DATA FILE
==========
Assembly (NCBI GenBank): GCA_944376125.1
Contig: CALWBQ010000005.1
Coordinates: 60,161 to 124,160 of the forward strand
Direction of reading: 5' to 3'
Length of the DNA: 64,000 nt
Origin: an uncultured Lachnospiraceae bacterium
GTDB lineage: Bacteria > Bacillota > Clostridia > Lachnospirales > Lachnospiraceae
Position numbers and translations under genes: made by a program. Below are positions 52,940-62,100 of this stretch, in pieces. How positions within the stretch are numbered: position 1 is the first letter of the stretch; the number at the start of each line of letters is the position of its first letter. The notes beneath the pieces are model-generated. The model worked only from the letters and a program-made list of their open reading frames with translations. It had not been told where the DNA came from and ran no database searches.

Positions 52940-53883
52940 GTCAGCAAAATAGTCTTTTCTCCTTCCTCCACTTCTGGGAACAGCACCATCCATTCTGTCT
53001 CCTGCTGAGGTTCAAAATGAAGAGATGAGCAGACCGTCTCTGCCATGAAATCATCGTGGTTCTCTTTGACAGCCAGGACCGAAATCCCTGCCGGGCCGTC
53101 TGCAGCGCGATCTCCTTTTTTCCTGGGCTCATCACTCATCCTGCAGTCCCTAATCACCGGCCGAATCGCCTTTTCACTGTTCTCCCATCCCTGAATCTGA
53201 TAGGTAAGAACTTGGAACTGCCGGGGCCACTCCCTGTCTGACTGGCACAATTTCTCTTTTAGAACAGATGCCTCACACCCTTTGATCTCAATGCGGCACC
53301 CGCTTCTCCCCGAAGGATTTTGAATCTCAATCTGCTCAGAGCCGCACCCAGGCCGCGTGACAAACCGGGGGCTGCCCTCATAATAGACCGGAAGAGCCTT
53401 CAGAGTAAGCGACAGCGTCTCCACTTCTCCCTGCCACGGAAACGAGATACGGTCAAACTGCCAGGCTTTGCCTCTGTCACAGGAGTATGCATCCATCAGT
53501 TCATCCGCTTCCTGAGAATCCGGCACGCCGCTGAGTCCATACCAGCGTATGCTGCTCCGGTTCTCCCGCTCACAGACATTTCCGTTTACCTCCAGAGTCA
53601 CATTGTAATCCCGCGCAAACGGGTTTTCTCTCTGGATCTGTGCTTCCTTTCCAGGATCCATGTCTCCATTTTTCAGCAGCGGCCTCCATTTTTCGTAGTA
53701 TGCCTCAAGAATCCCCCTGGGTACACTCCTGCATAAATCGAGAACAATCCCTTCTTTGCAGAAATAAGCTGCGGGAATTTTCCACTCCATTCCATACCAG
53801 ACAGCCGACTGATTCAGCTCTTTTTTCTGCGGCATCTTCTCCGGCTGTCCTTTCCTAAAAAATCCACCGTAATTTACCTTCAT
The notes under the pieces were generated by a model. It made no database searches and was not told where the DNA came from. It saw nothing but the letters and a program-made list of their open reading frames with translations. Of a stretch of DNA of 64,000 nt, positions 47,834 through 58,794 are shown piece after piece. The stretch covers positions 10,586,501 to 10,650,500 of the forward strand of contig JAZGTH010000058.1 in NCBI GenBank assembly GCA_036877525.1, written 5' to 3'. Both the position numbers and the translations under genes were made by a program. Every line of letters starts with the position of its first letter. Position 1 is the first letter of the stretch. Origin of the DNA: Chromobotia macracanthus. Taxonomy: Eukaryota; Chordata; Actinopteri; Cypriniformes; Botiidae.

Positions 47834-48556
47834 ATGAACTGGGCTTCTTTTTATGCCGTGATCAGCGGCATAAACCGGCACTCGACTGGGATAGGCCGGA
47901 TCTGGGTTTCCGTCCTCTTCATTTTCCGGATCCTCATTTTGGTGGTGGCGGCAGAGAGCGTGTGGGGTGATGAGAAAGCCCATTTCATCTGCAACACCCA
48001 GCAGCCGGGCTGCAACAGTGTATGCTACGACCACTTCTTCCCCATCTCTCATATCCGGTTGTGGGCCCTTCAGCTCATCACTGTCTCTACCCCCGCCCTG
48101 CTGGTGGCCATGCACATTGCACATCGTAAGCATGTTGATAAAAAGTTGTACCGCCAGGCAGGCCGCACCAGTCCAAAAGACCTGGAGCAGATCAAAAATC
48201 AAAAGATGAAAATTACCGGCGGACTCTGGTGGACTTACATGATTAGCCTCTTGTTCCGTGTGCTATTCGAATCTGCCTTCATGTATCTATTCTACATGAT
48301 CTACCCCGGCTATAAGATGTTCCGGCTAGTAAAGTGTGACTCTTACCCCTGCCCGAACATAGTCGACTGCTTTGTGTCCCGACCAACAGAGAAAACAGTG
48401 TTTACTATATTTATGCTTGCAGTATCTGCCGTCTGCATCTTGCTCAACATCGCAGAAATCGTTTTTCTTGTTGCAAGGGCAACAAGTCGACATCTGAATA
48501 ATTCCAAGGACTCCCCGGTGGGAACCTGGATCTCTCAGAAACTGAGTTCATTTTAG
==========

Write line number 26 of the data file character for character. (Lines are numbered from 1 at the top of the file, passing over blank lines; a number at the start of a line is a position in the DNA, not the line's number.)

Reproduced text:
48201 AAAAGATGAAAATTACCGGCGGACTCTGGTGGACTTACATGATTAGCCTCTTGTTCCGTGTGCTATTCGAATCTGCCTTCATGTATCTATTCTACATGAT